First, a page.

Sharon Schwarz discusses treatment changes in the field of diabetes over the years.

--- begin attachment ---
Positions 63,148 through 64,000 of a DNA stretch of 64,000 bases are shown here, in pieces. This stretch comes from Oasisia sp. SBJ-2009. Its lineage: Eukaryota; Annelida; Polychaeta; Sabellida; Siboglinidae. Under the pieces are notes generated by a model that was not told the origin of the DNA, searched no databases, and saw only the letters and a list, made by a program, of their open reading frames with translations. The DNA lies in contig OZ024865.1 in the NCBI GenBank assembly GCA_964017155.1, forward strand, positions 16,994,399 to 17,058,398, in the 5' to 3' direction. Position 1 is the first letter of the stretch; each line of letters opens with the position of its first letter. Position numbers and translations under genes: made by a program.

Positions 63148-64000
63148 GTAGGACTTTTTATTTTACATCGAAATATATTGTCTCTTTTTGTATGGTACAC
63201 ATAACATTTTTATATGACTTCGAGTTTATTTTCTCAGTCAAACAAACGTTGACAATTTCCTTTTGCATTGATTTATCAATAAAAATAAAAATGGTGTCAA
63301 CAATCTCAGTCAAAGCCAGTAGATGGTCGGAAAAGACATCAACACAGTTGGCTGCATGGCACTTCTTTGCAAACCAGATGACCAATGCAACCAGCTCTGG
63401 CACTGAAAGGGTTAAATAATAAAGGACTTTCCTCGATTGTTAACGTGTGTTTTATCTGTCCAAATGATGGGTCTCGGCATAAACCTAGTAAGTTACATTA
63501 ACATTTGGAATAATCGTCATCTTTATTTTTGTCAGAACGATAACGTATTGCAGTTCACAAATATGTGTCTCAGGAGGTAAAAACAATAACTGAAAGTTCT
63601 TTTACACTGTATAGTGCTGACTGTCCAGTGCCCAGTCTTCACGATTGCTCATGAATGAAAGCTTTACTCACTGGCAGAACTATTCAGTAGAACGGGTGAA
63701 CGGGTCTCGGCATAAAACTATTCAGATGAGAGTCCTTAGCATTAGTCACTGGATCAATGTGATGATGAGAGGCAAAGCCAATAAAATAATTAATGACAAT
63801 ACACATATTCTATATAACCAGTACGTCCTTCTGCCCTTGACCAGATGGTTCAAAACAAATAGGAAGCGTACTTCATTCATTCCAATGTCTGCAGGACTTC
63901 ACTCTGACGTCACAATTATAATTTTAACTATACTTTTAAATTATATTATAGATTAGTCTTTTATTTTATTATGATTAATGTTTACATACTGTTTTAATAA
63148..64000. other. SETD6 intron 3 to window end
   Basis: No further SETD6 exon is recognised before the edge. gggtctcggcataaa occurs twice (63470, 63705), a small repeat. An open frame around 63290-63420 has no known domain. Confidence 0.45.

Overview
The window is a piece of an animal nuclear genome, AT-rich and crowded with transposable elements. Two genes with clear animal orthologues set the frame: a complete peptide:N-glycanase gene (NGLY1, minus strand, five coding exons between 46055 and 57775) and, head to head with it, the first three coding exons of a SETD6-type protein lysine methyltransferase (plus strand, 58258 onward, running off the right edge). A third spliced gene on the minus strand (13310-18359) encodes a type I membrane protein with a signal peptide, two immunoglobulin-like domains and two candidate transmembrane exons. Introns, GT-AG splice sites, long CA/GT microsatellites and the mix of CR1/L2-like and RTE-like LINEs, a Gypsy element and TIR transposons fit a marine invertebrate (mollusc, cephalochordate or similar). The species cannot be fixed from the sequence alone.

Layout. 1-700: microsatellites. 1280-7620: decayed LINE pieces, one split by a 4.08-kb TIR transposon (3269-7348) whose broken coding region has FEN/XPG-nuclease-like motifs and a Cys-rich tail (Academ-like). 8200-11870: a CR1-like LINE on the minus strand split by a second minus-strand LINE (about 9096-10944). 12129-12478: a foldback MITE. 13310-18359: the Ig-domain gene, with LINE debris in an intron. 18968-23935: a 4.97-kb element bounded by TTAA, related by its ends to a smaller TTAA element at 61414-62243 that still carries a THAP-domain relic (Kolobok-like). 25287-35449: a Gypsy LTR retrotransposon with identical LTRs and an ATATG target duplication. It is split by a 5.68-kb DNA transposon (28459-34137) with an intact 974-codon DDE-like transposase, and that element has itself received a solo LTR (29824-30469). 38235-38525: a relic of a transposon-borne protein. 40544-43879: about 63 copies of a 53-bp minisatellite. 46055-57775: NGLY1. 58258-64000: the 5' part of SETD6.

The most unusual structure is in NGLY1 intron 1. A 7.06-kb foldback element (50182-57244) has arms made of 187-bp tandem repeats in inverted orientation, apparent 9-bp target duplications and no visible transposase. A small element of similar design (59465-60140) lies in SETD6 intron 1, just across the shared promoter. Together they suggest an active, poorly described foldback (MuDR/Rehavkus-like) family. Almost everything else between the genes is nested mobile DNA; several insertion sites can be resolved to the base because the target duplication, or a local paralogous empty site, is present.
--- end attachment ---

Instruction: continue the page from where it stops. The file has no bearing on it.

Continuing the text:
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Question: How have diabetes treatments changed over the years? Sharon Schwarz: Actually I have been a diabetes educator for 15 years, and I have been here at the Molk University for 10 years. Certainly over the years I have seen a lot of changes on all for the positives so things are getting better and better for the management of diabetes. In the past we had some older insulin's that peaked in the middle of the night and it could cause seizures with the children. They had to eat a really big snack before bed and their parents would stick in the room in the middle of night and checked her blood sugars to try to make sure that it was at a safe level and the parents had to really worry a lot about hyperglycemia or a low blood sugar at night. Now there is newer insulin that doesn't peak in the middle of the night. There is Lantus insulin that they give at night that is a little bit of insulin all the time and then they give a short, quick, acting insulin every time the child eats, and that's much more like on pancreas. So that insulin doesn't peak in the middle of night. I would say that's the best advancements since I have been doing diabetes, because that's huge the parents are typically very afraid of low blood sugar and especially at night when the child can tell you symptoms so having those newer long adient once that don't peak in the middle of the night is a life saver, they also the blood glucose meter is keep getting smaller and smaller and the -- sets gets finer the meals that they stick their finger with, so that gets better for the kids and certainly the insulin pens and there is just a lot we have lots of tricks to help the kids, so we try to ask them what is the hardest part what's the worst part of having diabetes, because that very well may be that we have a tool to help them or a trick that would help them to feel better about that particular area and make a little bit easier for them. Diabetes and children: The hardest part Sharon Schwarz: Overall I would say probably the shorts you know and they may say some of our kids were try to and other biggest thing is food, so they are going to say giving up some of the food not always, but you know they can be, but I would say overall would be the shorts, would be the most difficult part, but they keeping making the insulin syringe needles shorter and finer. So even that's getting better and we have gadgets that we can put over the syringe were they don't even see the needle and we have insulin pins that the kids load their insulin inside of here so when they are out about with their friends specially our teenagers typically have an insulin pin so that when they eat their meals they just give their insulin with the pin when they eat and then they have their short that drop with the syringe with their long adient one at night, they keep making things better for their kids.